The Litany of Excuses Stifling Communication Innovation Part 4

A previous article set out the litany of excuses given as to why communication innovation has stopped in operators; and we’re working through how those excuses can be solved, avoided, or ignored.  This article expands a little more on the excuse: “We can only focus on 4 service launches per year (because we only back major successes like Video Telephony, Mobile TV, Push To Talk, See What I See, Mobile IM, etc..)”

There’s two parts to this excuse: the first is the lack of market research done in service selection, not design.  What I mean by that is the reasons for operators implementing some services and not others is generally NOT linked to specific market research rather product manager or executive management preferences.  From a global VAS (Value Added Service) survey I completed recently; market research is performed on services an operator plans to launch, not as part of a service selection process – though such investigations do happen ‘executive pre-selection’ appears more common.  Similarly across an operator group variations in implementations of services between countries is again down to local product manager / or execs’ preferences rather than a fundamental economic of socio-demographic difference between countries.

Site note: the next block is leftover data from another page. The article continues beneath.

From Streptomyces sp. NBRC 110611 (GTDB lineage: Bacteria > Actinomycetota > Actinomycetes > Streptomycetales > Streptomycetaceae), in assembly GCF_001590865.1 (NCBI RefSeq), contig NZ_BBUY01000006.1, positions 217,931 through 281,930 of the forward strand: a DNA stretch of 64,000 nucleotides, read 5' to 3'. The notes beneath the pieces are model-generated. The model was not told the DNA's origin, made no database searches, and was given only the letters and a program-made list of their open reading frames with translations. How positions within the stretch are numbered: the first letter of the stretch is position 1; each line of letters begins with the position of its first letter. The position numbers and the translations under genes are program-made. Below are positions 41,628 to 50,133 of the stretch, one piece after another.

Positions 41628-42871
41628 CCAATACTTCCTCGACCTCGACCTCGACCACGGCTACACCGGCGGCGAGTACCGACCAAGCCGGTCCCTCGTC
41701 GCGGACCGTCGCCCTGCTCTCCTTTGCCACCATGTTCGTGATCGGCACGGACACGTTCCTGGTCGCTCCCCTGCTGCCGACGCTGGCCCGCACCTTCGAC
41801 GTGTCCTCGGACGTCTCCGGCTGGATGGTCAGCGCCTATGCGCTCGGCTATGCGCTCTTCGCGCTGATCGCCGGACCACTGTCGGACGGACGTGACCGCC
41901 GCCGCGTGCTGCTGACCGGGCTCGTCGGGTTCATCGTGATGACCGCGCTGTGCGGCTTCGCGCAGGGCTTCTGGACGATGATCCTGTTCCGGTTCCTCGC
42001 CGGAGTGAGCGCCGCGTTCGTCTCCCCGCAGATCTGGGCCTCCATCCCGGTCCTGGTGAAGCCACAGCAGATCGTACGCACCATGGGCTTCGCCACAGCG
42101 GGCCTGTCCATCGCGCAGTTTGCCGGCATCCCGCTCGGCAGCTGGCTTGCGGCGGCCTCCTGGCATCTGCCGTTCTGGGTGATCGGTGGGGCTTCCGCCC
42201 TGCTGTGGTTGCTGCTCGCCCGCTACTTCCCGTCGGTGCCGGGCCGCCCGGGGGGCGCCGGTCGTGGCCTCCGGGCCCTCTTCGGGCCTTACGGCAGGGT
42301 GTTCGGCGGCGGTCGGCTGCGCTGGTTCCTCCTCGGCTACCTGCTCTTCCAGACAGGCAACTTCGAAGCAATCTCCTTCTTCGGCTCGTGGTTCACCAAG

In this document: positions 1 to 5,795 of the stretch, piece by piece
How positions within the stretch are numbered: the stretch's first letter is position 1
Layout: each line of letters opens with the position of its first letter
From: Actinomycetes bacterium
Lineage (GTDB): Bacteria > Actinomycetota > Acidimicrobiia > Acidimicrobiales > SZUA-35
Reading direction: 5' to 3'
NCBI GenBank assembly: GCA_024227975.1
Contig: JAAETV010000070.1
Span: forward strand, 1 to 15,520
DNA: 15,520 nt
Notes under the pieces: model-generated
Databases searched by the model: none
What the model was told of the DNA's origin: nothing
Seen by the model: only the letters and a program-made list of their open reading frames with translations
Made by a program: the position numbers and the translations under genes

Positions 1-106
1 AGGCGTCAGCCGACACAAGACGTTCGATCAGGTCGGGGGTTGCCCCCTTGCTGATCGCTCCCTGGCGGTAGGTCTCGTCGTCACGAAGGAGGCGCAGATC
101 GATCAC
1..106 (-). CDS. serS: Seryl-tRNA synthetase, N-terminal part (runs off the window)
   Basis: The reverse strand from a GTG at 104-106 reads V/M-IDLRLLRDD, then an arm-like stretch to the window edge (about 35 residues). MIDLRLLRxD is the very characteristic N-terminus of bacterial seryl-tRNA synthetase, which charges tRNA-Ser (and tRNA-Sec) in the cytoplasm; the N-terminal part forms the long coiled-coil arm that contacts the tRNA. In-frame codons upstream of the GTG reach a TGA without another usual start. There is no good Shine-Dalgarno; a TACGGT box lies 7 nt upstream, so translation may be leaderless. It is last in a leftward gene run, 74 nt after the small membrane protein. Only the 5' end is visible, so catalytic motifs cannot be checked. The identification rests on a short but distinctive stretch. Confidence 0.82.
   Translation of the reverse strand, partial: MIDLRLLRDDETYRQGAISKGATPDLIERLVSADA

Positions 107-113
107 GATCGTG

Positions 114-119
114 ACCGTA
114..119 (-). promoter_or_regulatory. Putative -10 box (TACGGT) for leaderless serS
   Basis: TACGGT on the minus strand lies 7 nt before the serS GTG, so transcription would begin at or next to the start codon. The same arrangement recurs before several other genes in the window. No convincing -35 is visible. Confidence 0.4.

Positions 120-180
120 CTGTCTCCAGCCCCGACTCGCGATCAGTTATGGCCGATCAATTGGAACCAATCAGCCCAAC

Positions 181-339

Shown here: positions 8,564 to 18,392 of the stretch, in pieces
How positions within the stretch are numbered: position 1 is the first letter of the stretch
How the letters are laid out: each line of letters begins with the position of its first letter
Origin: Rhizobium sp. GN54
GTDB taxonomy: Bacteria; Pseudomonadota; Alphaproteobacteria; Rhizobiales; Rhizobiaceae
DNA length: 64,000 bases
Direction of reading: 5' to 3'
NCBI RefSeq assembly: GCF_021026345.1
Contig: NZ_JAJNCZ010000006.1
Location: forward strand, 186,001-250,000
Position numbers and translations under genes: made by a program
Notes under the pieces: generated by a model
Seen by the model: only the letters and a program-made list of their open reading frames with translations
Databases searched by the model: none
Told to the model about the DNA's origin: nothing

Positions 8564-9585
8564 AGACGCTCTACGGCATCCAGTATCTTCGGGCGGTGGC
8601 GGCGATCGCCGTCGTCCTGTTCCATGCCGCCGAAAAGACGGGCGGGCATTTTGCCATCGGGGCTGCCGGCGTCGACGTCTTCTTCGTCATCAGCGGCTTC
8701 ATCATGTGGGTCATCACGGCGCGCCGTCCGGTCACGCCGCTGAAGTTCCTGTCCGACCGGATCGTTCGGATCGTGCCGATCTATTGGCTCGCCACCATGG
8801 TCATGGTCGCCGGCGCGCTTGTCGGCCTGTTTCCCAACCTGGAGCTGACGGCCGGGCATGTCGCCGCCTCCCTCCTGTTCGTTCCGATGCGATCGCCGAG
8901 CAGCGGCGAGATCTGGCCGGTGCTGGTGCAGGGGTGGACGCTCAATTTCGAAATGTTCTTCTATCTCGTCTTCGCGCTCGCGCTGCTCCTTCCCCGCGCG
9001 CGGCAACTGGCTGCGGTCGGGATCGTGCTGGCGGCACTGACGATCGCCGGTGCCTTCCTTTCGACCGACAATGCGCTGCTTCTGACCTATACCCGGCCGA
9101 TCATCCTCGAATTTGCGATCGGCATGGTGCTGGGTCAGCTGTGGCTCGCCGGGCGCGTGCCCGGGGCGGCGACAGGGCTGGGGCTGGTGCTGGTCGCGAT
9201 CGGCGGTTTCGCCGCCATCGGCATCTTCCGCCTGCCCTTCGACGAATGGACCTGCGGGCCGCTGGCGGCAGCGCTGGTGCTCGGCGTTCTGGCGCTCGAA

So we have 50 year old execs making determinations on what their customers would like rather than letting the customer decide.  Let’s face it, the nearly 300,000 apps in the Apple App Store do not appear to be a major obstacle to customers, just like the hundreds of millions of web pages are not a barrier to people quite successfully using the web.  I’ve discussed many times the need for and ways to speed up innovation in articles such as business case for opening the network, or where next for operator service innovation, or avoid becoming a vassal of the Mongolian State (cloud based service providers.)

The second part of tackling the excuse is the often quoted inability of the operators’ IT systems to support the necessary rate of innovation.  Here Amazon provides a great case study in how to make it happen with a loosely coupled service oriented architecture.  Below is the essence of Amazon’s approach: loosely-coupled, accountable small teams, working together over an internet-like system within Amazon.  Rather than the usual ‘boil the ocean’ transformation project with 1000 unaccountable consultants from Accenture, which generally creates no discernible difference in customer experience.  Such a change is not as difficult as it first appears, many operators have implemented SOA (Service Oriented Architecture) several years ago, rather it’s a change in organization, enabling the IT organization to do what they like to do – “code and deliver” in small accountable teams rather than RFP adjudication, managing external consultants and writing internal memos.